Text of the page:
“On trail make a long climb to a deeply incised creek. In fact from the bridge the downstream view is positively vertigo-inducing. The trail designer’s excitement at having discovered such an incredible crossing place explains why the trail is uphill in both directions.”

There’s a net elevation gain of 140 metres to Sawmill, but with all the undulations, my GPS indicated a total ascent of 300 metres. The high point is 230 metres net gain. Ideally, the best way to do this section would be to get dropped off at Sawmill and ride one way to Peninsula, enjoying more downhill. 

A fork in the road. The trail to the left is the access from Black Prince.

The Peninsula(aka Kent Creek) trailhead is not easy to find. I drove right past it initially. As skiers, we’re all familiar with Pocaterra Hut, so if approaching from Hwy #40, turn onto the Smith-Dorrien at the hut and go 3K. The inconspicuous trailhead is at Kent creek on the right-hand side. You can’t see any sign of a creek from the road. The road is paved for 3.2K up to the Peninsula day use area. If you reach the Peninsula day use area, you’ve gone 200 metres too far.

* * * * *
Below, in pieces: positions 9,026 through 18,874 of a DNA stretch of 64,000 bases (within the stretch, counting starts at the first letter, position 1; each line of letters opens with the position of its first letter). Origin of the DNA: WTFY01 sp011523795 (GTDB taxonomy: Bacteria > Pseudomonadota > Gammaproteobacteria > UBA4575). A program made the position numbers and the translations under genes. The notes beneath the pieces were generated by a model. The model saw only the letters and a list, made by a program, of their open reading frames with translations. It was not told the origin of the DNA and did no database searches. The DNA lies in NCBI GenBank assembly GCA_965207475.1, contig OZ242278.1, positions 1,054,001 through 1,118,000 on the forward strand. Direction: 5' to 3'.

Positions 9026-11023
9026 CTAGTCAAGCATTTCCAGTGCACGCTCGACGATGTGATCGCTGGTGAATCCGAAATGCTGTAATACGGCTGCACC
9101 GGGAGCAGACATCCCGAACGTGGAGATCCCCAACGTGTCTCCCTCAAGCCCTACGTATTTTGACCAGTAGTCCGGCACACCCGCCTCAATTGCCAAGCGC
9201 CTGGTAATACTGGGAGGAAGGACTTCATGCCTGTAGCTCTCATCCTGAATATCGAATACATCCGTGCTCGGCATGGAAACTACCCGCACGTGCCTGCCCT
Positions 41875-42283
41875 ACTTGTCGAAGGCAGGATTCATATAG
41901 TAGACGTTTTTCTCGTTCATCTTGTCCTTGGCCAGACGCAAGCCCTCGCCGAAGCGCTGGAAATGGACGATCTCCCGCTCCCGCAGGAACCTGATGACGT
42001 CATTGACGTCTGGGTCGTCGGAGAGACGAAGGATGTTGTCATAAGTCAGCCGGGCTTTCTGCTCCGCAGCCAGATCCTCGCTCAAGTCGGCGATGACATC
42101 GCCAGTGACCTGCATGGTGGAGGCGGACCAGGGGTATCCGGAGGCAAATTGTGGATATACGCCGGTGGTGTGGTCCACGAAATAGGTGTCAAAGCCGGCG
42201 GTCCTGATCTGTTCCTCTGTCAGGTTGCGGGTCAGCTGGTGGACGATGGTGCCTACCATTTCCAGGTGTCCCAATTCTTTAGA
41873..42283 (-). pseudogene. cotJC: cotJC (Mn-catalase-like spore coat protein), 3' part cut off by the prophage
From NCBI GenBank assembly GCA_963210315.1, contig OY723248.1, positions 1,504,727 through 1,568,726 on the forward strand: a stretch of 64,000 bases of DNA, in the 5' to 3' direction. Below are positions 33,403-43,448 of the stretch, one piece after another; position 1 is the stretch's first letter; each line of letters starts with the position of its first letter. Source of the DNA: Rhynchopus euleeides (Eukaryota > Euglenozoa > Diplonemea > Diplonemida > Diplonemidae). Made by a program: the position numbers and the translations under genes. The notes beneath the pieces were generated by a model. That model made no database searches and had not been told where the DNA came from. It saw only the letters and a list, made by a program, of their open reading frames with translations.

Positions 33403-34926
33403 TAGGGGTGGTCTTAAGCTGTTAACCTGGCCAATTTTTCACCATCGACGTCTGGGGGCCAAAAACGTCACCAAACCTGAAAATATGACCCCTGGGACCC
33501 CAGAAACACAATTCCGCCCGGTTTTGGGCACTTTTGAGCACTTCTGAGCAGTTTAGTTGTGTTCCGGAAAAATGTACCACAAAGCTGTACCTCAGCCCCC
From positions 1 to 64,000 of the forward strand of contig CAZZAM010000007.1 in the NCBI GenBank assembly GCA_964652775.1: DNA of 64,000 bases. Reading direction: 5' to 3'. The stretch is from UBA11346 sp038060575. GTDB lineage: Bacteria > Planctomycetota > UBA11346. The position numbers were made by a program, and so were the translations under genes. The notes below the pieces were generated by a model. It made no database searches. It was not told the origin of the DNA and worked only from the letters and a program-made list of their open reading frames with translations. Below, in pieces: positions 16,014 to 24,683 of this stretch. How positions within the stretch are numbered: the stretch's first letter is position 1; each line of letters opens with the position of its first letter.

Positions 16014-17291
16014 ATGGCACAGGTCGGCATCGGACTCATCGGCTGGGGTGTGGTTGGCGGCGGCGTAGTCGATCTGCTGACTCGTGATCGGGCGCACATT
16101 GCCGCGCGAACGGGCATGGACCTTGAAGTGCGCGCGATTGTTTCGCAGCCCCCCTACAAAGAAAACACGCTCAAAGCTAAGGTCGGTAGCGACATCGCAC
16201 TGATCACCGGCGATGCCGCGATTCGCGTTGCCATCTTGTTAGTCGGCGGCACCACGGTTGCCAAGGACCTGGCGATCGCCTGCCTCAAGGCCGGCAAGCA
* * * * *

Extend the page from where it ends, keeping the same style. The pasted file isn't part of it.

Getting near Sawmill

There is some parking available at the trailhead, but if it was a busy day, you’d probably have to park at Peninsula and backtrack for 200 metres to the trailhead. 

At 3.8K, and an elevation gain of 160 metres,  you’ll encounter the impressive suspension bridge which spans the deep gully of Blackshale creek. There is a newly constructed access trail from the Smith-Dorrien up to the suspension bridge which starts at the point where Blackshale creek crosses the road.

Blackshale creek access point. The trail in the photo is for the workers who are constructing the suspension bridge.

This access trail to the suspension bridge is about 500 metres in length with an elevation of 60 metres. You can easily spot the access trail when driving up the Smith-Dorrien. It’s exactly 3K from the Peninsula day use turn-off.